Basics of Lameness
The 411 on the Basic Lameness Exams - Written by Dr. Laura Wodzinski
Equine lameness is an important and prevalent area of equine medicine. Whether solving a hoof abscess or diagnosing a meniscal tear in a stifle, the basic fundamental principles of a lameness work up apply. This article will cover the basic first steps of a lameness evaluation in addition to a few of the most common nerve blocks your veterinarian may perform.
When assessing a horse with a lameness, it is important to proceed with an approach that is methodical as well as cost effect. For this reason, many veterinarians begin with basic palpation and baseline lameness examination. On palpation, your veterinarian is looking for areas of heat, swelling, joint or tendon sheath effusion, increased digital pulses, or any areas that are sensitive or reactive to palpation. Depending on the degree of lameness, horses are trotted in straight lines and circles on hard ground and soft footing for the baseline lameness assessment. The variation in lameness depending on the surface can help determine soft tissue origin or bone, as soft tissue pathologies are often accentuated in the soft footing. The degree of lameness is evaluated on a scale set by the American Association of Equine Practioners (AAEP). This is a scale of 0-5 with 5 being the most severe lameness.
After achieving this baseline lameness, flexion tests can be performed based on the baseline lameness findings. A flexion test is when specific joints or regions of a limb (lower versus upper) are flexed for several seconds and then the horse is trotted off immediately. An increase in lameness after flexion helps to narrow down the region of interest to be the source of the pain. Additionally, hoof testers may be used to check for sensitivity in the foot. By squeezing the hoof capsule in several areas and evaluating the horses’ response perform this test, the areas of sensitivity can be determined if the horse tugs his leg away from the stimulus. Depending on the location of sensitivity, further diagnostics can be used to focus on these areas.
After identifying the affected limb(s) with a lameness evaluation, your veterinarian may decide to proceed with regional nerve blocks. These blocks are typically performed starting distally, or lowest on the limb, and working up the limb as the blocks desensitized everything below where the needle is inserted. There are various local anesthetic drugs that can be used for nerve blocks, however the most popular is Carbocaine (mepivacaine). This medication takes approximately 10-15 minutes to begin working and has a duration of action of approximately 2 hours. After allowing the block to begin taking effect, the horse is trotted again to evaluate the effect of the nerve block. An improvement in the lameness indicates the block desensitized the source of pain. Below is a list of common nerve blocks starting from the block lowest on the limb.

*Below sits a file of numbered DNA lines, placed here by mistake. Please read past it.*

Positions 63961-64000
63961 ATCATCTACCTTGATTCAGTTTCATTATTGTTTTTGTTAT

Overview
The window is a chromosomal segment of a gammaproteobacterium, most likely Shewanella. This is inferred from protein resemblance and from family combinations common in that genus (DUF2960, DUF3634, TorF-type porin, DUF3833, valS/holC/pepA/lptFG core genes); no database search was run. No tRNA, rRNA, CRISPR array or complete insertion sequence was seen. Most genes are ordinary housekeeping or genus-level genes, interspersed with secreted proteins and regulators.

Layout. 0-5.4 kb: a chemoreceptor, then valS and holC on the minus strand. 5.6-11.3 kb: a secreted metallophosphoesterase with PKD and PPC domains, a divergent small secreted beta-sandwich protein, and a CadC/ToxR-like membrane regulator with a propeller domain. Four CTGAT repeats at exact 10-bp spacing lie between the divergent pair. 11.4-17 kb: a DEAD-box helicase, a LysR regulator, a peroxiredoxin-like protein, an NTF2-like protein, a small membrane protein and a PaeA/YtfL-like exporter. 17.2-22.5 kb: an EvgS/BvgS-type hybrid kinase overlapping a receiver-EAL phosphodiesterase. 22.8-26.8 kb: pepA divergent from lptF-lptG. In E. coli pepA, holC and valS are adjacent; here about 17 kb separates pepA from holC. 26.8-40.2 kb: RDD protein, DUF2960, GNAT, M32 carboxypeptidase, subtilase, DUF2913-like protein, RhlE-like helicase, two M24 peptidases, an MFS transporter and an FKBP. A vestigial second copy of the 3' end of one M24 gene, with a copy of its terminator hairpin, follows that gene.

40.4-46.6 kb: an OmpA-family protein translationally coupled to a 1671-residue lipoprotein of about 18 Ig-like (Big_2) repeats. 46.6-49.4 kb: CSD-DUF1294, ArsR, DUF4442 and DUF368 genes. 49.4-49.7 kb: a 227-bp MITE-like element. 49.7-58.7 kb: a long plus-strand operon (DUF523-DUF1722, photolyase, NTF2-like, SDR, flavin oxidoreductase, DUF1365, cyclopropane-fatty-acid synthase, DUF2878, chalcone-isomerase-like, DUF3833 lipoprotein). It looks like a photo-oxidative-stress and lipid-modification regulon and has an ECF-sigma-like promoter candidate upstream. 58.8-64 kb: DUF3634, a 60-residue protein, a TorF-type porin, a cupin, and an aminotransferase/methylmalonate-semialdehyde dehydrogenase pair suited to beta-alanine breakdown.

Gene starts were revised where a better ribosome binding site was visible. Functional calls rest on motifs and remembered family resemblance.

Palmar Digital Nerve block (PDN): This block is performed just above the heel bulbs on the inside and outside palmar/plantar digital nerves. The following structures are desensitized:
· Caudal third to two-thirds of the sole, including the heel bulbs
· Navicular bone and bursa
· Palmar coffin and pastern joints
· Distal sesamoidean ligaments, deep digital flexor tendon and sheath
· Frog corium and digital cushion
· Wings of the coffin bone
Abaxial Nerve block: Performed just below the fetlock joint on the inside and outside of the limb, this nerve blocks desensitizes the dorsal and palmar branches of the palmar nerve. In addition all of the areas affected by the PDN block, the abaxial block desensitizes the following major locations:
· The long pastern, short pastern, and coffin bones
· Entire corium and sole
· Dorsal branches of the suspensory ligament
· Digital extensor ligament
· Possible diffusion into the fetlock joints and proximal sesamoid bones
Low 4 Point: This block requires instillation of block in four different locations above the fetlock joint. The palmar and palmar-metacarpal nerves are blocked by inserting needles between the deep digital flexor tendon (DDFT) and suspensory ligament (SL) and just below the button of the splint on the inside and outside of the limb. In addition to all of the structures previously mentioned in the PDN and abaxial blocks, the Low 4 point block desensitizes the following structures:
· Coffin, pastern, and fetlock joints
· Deep digital flexor sheath
· Soft tissue structures of the pastern and foot
Joint Blocks: Certain joints may be blocked in order to get a very specific block when the area of pathology is suspected to be articular. Joint blocks require aseptic preparation as the needle and Carbocaine will be injected directly into the joint.
The information that can be obtained from a basic lameness examination, flexions, and nerve blocks can give the information needed to decide on further diagnostics. Radiographs and ultrasound are the most common diagnostic modalities used in equine lameness, however advanced imaging such as magnetic resonance imaging (MRI), computerized tomography (CT), and nuclear scintigraphy (Bone scan) are also very informative. MRI and CT will need to be performed under general anesthesia due to the necessity of the horse being absolutely still.
Lameness work-ups are an essential part of the equine health care. This common systematic approach can help localized the affected area to focus diagnostic efforts and make the correct diagnosis and treatment plan.
1. "LAMENESS EXAMS: Evaluating the Lame Horse." American Association of Equine Practitioners. N.p., n.d. Web. 09 Nov. 2016.
2. Service, Field. "Diagnostic Anesthesia." Diagnostic Anesthesia. N.p., n.d. Web. 09 Nov. 2016.
3. Vandenberghe, Aurelie. "Tenogenically Induced Allogeneic Mesenchymal Stem Cells for the Treatment of Proximal Suspensory Ligament Desmitis in a Horse." Frontiers. Front. Vet. Sci., 22 Oct. 2015. Web. 09 Nov. 2016.